The Manchester United manager made a brief appearance before a judge on Friday at the court in Pozuelo de Alarcon, Madrid, to answer questions on accusations of tax fraud.
The Portuguese manager owed Spanish tax authorities 3.3 million euros (2.92 million pounds).
He said he left the country in 2013 with the "information and the conviction" that he was up to date with his tax obligations, but two years later he was told that authorities were still looking into irregularities. They told me that to regularise my situation I had to pay X amount.
"I did not answer, I did not argue, I have paid and signed with the state that I am definitely in compliance and the case is closed".
In June Gestifute had issued a statement insisting that Mourinho had accepted the "regularisation proposals made by the Spanish tax authorities" relating to 2011 and 2012 and that he had reached an agreement with them relating to 2013. "That's why I was here for five minutes to tell the judge exactly what I am telling you now", he concluded.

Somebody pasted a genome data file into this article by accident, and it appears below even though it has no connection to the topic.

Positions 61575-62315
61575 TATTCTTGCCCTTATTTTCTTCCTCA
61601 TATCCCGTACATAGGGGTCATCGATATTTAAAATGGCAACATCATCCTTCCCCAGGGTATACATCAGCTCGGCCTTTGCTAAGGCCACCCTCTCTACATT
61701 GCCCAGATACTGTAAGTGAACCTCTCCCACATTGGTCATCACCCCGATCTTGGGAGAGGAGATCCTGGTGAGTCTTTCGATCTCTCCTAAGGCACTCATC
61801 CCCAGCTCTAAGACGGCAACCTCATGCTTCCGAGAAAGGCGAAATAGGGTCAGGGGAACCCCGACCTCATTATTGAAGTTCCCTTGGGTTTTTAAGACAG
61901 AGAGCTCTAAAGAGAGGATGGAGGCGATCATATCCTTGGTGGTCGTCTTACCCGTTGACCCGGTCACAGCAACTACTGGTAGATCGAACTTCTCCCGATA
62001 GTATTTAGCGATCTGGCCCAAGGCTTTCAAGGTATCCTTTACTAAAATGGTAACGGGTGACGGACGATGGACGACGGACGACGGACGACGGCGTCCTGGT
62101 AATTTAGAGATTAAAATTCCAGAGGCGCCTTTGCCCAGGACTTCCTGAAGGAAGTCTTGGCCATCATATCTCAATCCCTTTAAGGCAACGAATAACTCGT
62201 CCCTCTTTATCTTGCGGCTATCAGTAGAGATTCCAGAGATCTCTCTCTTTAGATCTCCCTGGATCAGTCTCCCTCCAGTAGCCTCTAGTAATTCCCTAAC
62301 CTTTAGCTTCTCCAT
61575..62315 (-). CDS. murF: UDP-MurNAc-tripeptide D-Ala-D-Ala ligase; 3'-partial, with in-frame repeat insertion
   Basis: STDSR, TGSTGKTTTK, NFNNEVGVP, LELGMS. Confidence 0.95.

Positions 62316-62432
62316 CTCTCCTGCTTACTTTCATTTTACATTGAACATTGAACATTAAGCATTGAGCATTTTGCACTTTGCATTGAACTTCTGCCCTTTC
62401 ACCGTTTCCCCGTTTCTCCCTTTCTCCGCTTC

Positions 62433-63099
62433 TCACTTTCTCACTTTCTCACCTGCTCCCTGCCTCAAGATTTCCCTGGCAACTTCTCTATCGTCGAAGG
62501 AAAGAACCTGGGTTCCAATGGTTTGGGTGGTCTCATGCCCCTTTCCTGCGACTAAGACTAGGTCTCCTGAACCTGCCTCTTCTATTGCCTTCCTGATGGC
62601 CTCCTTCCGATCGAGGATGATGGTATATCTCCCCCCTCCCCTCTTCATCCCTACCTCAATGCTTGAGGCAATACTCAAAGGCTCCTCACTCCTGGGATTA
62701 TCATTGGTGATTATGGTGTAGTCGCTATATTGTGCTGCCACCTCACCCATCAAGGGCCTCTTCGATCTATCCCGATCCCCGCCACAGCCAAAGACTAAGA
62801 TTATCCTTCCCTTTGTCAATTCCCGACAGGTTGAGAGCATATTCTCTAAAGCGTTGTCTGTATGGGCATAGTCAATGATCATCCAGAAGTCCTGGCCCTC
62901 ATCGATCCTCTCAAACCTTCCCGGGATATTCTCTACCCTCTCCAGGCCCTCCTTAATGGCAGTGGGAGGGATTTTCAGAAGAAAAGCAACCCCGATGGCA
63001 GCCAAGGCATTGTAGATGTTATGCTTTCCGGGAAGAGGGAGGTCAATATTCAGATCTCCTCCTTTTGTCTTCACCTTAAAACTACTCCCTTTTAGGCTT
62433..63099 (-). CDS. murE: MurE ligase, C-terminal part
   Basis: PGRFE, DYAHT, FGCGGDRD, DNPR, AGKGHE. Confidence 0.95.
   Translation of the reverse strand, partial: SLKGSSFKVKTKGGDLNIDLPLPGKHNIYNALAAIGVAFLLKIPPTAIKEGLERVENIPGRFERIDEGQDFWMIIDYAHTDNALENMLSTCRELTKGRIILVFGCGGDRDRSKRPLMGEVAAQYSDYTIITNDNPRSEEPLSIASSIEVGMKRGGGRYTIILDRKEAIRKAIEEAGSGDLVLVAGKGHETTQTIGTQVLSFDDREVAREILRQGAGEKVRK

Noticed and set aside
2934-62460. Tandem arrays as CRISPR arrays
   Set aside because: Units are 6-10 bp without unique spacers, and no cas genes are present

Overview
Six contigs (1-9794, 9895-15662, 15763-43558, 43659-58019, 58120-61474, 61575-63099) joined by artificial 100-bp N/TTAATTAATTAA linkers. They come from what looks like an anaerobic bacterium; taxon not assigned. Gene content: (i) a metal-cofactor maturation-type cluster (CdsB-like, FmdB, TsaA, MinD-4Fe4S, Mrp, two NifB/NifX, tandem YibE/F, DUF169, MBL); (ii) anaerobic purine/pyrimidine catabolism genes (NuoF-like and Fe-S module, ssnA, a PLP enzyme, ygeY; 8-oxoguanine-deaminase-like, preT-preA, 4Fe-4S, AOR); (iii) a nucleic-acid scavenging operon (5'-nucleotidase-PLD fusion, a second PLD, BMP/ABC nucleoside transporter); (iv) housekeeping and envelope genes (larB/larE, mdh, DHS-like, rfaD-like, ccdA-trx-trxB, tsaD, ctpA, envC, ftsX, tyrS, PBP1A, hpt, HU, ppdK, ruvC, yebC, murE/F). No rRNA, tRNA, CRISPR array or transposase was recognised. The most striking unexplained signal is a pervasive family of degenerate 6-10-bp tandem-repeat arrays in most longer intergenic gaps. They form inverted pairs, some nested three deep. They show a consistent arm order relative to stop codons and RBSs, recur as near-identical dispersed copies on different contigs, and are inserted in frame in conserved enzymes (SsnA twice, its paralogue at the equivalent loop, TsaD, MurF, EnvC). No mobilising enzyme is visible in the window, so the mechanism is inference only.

Prosecutors said he had failed to declare revenues from his image rights in his Spanish income tax declarations from 2011 and 2012, "with the aim of obtaining illicit profits".
Not really. The Spanish authorities have been cracking down on allegations of tax fraud and a number of leading figures in football have been investigated. Messi was fined €2.1m and received a 21-month prison sentence previous year after he and his father were found guilty of defrauding the tax department to the tune of €4.1m.
Other players to come to the attention of the Spanish taxman include Cristiano Ronaldo, Marcelo, Ricardo Carvalho, Angel Di Maria, Javier Mascherano, Radamel Falcao and Fabio Coentrao.
Jose Mourinho hit out at Manchester United fans following last weekend's Premier League victory over Tottenham for what he perceived as a lack of support for the striker.